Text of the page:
The worldwide market for drugs is growing – and this is something which must be tackled on a worldwide scale.
According to a 2004 survey, for example, an estimated 112 million Americans aged 12 or over (46.1 percent of the US population aged 12 and over) reported having used an illicit drug at least once in their lifetimes. An estimated 35 million Americans aged 12 or over (14.4 percent of the US population aged 12 and over) had used an illicit drug during the previous year. Break it down further, 34.1 million had used cocaine in the past, 5.6 million in the previous year and 2 million in the month the survey was conducted. The above are the results of the National Survey on Drug Use and Health 2004.
Again, according to the 2006 World Drug Report, cannabis, the world’s most abused illicit drug, was used by an estimated 162 million people at least once in 2004, equivalent to some four percent of the global population aged 15-64 – and consumption continues to increase.
The market for amphetamine-type stimulants (ATS) is stabilising, reflecting improved law enforcement and better precursor control. Some 25 million people used amphetamines at least once in 2004, while some 10 million used ecstasy. Total ATS production was estimated at 480 tonnes in 2004, which is lower than the peak in 2000.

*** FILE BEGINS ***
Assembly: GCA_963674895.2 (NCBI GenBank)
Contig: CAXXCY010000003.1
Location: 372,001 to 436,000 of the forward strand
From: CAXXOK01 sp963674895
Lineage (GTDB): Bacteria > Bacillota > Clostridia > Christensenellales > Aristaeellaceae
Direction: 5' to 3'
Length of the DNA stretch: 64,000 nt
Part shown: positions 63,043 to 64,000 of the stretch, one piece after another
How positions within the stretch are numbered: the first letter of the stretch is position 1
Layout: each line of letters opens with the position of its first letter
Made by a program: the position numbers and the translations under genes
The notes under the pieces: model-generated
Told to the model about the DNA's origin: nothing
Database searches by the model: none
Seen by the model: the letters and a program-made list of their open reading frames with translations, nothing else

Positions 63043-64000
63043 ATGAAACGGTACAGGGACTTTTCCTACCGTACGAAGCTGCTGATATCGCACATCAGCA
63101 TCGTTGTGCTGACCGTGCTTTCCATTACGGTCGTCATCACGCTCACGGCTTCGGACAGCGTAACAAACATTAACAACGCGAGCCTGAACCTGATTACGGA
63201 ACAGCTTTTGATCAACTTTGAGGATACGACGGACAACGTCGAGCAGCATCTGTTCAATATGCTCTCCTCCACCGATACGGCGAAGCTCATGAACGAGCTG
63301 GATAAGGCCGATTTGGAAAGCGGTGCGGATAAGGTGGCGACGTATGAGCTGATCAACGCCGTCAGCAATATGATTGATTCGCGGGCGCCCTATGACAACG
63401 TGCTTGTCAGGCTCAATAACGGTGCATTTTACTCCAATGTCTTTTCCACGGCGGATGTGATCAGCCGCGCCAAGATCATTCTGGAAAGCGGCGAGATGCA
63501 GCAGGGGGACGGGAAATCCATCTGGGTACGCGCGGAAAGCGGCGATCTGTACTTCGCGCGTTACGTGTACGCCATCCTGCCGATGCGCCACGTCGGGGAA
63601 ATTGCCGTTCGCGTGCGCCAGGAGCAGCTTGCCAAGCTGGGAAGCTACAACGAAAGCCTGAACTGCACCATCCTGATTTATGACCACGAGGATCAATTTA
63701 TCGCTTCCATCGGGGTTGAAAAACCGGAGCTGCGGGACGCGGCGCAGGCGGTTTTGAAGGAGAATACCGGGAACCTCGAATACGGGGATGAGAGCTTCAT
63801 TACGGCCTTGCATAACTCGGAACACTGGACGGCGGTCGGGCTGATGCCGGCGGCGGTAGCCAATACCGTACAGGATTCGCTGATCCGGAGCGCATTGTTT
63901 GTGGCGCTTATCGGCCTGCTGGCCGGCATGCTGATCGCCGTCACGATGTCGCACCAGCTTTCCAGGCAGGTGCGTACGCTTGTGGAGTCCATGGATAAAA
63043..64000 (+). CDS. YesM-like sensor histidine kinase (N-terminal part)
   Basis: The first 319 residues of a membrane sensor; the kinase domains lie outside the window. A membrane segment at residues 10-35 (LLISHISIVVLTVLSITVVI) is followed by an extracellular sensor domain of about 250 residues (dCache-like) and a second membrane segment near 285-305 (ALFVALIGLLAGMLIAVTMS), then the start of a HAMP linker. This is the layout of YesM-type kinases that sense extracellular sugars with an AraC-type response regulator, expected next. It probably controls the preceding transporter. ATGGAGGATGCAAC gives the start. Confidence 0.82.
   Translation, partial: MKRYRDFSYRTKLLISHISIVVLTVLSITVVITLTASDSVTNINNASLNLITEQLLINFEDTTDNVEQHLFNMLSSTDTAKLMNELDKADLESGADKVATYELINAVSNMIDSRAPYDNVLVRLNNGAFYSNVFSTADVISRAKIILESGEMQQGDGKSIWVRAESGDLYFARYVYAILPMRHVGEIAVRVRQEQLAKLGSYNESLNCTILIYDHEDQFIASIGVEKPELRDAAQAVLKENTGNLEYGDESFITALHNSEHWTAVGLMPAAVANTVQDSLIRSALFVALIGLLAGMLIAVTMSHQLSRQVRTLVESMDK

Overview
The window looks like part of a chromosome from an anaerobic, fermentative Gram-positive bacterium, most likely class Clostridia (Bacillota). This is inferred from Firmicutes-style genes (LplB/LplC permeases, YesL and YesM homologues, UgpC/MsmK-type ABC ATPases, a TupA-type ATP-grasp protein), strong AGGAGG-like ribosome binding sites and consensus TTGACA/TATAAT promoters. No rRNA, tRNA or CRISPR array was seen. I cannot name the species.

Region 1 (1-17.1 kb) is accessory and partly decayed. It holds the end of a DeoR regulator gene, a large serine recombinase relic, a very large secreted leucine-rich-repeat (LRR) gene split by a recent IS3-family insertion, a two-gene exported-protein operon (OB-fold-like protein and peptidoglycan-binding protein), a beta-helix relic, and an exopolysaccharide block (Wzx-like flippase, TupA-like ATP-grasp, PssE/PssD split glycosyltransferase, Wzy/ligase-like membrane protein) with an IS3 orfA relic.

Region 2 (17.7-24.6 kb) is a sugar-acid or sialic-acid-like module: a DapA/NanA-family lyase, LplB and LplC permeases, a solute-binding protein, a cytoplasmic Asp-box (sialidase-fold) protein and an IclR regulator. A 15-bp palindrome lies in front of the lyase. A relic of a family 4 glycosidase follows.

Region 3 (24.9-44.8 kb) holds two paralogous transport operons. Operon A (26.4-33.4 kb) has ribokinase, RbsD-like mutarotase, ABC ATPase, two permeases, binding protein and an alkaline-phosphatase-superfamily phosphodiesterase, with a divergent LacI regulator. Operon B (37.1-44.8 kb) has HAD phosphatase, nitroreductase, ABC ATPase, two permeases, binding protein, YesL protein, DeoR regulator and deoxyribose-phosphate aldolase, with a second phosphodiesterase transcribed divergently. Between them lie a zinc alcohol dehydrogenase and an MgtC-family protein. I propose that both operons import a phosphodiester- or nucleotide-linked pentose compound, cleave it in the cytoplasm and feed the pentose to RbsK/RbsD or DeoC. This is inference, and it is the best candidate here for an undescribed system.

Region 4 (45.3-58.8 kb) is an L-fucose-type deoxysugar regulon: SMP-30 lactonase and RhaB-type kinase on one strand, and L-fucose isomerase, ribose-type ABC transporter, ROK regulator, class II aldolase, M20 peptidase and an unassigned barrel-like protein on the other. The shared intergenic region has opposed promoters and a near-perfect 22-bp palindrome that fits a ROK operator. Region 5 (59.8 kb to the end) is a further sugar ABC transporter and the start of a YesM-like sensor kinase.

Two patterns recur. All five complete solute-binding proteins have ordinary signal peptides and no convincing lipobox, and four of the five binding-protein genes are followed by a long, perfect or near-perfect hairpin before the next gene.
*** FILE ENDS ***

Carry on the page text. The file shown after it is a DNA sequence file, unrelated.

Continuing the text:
In Afghanistan, the world’s largest opium producer, the area under opium poppy cultivation was over 100,000 hectares in 2005.
The underlining fact is this: the war on drugs works on the principle of demand and supply, and the formula to combat that has not been able to move beyond the criminal law, which only ends up overcrowding our prisons.
Now, more creative and imaginative methods are needed if Ghana is to stamp out drug crime – we need a water-tight police, with no room for leakage, no space for corruption. And we need a water-tight intelligence system, which works to not only catch those bringing drugs into or through the country, but to infiltrate their supply-and-demand chain, and to break it down from the inside. Yet so far, these methods themselves have been open to corruption. As the late Milton Friedman’s 1998 article reproduced in The Statesman last Monday points out: “In the drug trade, the crime consists of a transaction between a willing buyer and willing seller. Neither has any incentive to report a violation of law. On the contrary, it is in the self-interest of both that the crime not be reported. That is why informers are needed.
“The use of informers and the immense sums of money at stake inevitably generate corruption – as they did during Prohibition [in the US against the sale of alcohol in the 1920s]. They also lead to violations of the civil rights of innocent people, to the shameful practices of forcible entry and forfeiture of property without due process.”
The task of the Government in its police reforms now is to marry effective information systems with transparency in the police service. If a cleaner police force is the result, then some good may have come of the Committee report, after all.